Here in Minnesota there is a timeless tradition of going to the “cabin.” During the summer, everyone heads out of the city on the weekend to fish (and during the winter they still fish, but on frozen lakes). I am not originally from around here and have not quite embraced this weekend exodus, but I have a friend who is and she lures me to her cabin, not with the prospect of fishing, but with her banana bread.
She always bakes the loaf in the early morning while I am sleeping; I wake to the fabulous smell of the bread and fresh coffee. It is sweet and cakey, much lighter than this fruity bread has the reputation for. After 17 years in Minnesota, I still don’t have a cabin. But I am grateful for the 5-hour drive to my friend’s, just to have her banana bread.
I also keep a stash of overly ripe bananas in my freezer, so I can make the bread at home. The flavor of this recipe depends on the sweetness of the fruit. Those black spotted bananas your kids don’t want to eat in their lunch are perfect. If you don’t have any overly ripe ones on hand, you can roast the fruit to bring out the sweetness. Just throw your yellow bananas (the green ones won’t work) on to a cookie sheet, peels and all. Pierce the skins and bake them at 350°F for about 45 minutes. Let the bananas cool and then peel and mash.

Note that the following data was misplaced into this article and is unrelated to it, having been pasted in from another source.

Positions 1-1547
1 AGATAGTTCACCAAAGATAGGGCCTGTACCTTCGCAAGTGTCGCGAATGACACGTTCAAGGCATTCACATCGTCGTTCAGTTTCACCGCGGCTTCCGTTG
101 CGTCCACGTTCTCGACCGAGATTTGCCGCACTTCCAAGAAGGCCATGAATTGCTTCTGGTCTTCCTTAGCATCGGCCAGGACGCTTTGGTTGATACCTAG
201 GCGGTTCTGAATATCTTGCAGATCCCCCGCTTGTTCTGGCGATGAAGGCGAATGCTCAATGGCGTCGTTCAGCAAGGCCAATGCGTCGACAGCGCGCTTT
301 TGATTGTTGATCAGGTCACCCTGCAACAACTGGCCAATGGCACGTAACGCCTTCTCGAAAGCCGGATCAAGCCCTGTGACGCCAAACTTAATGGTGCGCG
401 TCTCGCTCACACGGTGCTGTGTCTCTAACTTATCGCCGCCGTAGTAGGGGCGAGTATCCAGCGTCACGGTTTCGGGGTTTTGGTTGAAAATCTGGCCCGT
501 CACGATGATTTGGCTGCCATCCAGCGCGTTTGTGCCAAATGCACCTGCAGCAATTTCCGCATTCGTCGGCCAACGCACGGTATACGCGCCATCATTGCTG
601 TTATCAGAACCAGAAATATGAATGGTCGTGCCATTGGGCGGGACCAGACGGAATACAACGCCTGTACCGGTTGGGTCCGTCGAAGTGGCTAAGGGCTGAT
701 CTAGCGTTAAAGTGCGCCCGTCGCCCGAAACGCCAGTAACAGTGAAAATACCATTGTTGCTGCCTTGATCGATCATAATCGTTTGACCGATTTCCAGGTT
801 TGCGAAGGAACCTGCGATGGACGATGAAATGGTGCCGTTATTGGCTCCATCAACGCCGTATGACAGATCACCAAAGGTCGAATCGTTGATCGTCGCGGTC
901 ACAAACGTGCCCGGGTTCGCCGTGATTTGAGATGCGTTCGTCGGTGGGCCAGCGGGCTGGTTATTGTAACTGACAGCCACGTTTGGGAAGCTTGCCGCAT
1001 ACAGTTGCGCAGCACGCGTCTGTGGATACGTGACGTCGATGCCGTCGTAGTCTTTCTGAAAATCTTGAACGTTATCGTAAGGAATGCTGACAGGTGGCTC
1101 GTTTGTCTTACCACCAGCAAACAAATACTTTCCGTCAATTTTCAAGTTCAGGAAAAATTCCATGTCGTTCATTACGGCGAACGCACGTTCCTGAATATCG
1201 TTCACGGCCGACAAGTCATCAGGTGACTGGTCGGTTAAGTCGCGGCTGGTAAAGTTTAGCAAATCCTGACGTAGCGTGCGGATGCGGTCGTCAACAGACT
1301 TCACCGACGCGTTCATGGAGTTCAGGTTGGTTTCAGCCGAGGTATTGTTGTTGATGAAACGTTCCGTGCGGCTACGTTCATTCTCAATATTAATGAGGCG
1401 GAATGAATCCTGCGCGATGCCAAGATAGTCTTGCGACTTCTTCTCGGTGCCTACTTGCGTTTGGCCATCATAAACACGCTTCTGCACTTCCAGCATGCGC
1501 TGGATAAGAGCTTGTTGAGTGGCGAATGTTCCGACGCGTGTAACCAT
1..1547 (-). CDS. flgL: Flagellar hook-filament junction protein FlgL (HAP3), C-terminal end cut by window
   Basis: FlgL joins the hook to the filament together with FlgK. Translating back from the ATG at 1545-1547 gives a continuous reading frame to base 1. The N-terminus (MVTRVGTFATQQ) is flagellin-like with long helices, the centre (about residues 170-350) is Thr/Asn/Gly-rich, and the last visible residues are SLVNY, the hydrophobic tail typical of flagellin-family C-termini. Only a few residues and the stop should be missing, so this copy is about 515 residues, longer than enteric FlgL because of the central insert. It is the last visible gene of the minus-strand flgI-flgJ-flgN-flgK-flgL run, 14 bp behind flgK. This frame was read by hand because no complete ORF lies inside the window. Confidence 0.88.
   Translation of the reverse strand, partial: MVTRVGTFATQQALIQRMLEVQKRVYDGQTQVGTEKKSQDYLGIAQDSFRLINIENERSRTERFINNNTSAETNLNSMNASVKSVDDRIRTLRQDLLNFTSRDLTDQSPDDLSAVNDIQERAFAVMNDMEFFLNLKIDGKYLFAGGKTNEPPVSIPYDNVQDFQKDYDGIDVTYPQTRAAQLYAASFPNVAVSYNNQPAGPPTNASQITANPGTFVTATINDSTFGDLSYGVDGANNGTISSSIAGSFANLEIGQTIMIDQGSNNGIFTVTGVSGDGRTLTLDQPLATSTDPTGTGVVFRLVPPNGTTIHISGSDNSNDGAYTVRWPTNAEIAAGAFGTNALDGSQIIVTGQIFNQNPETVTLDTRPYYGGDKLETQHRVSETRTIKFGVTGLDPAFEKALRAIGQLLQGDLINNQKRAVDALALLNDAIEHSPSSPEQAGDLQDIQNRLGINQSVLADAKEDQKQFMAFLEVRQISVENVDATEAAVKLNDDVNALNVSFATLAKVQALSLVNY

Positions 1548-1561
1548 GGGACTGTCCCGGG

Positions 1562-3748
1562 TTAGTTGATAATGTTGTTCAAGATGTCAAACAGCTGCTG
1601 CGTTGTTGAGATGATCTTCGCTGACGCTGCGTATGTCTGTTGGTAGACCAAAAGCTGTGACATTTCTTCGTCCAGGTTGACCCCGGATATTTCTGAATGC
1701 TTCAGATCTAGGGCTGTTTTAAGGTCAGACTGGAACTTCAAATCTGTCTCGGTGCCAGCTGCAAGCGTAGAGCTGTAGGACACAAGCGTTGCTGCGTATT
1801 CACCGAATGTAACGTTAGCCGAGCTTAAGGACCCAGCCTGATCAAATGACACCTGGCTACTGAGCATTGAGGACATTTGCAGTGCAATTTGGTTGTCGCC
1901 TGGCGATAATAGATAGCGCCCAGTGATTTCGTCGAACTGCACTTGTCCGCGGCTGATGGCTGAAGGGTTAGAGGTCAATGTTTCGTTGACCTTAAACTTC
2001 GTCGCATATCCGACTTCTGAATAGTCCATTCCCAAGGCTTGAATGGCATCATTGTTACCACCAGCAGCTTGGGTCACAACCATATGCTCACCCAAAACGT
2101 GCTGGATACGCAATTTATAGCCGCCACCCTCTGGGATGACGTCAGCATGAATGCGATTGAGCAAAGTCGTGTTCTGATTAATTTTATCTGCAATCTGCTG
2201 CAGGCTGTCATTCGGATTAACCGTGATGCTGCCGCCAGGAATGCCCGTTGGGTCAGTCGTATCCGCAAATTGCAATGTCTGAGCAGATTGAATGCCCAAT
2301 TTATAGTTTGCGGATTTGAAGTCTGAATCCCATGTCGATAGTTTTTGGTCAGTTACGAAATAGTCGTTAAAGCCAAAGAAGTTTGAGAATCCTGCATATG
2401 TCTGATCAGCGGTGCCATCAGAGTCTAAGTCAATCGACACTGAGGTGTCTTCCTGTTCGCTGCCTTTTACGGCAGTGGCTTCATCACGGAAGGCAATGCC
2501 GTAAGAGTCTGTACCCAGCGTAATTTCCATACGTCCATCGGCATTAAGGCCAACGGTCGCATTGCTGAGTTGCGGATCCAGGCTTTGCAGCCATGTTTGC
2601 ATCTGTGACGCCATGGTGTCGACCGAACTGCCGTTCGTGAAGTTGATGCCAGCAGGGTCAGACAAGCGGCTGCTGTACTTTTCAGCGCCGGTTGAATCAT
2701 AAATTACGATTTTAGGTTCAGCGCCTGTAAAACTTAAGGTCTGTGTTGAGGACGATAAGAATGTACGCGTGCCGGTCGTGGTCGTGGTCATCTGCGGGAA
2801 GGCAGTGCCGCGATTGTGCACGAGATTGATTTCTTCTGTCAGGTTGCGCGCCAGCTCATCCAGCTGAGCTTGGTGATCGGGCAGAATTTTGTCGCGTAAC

- Preheat the oven to 350°F with the rack in the middle of the oven. Butter an 8 ½ x 4 ½ -inch loaf pan, set aside.
- In a bowl whisk together the flour, baking powder, baking soda, cinnamon, and salt.
- In a stand mixer fitted with the paddle attachment, cream the butter, sugar and brown sugar on medium speed for about 3 minutes. Add the eggs one at a time and mix well after each. Mix in the vanilla and heavy cream.
- Remove the bowl from the mixer and use a rubber spatula to stir, alternate adding the dry ingredients and the mashed bananas in 3 batches, mixing just enough to combine them. Add the nuts and mix just to combine.
- Pour the batter into the prepared pan and smooth out the top. Bake for about 1 hour or until a tester comes out clean. If the top is over browning after 45 minutes, gently drape the top with foil.
Zoë François, author of "Artisan Bread in Five Minutes a Day" and "Healthy Bread in Five Minutes a Day", studied at the Culinary Institute of America in New York. She now calls Minneapolis her home, where she has worked with some of the top talent in the culinary world -- Steven Brown, Andrew Zimmern and many chefs at the D’Amico company. In addition to writing, Zoë teaches baking classes and consults at restaurants, and she maintains her baking blog, zoebakes.com. Her third book comes out in October, "Artisan Pizza and Flatbreads in Five Minutes a Day."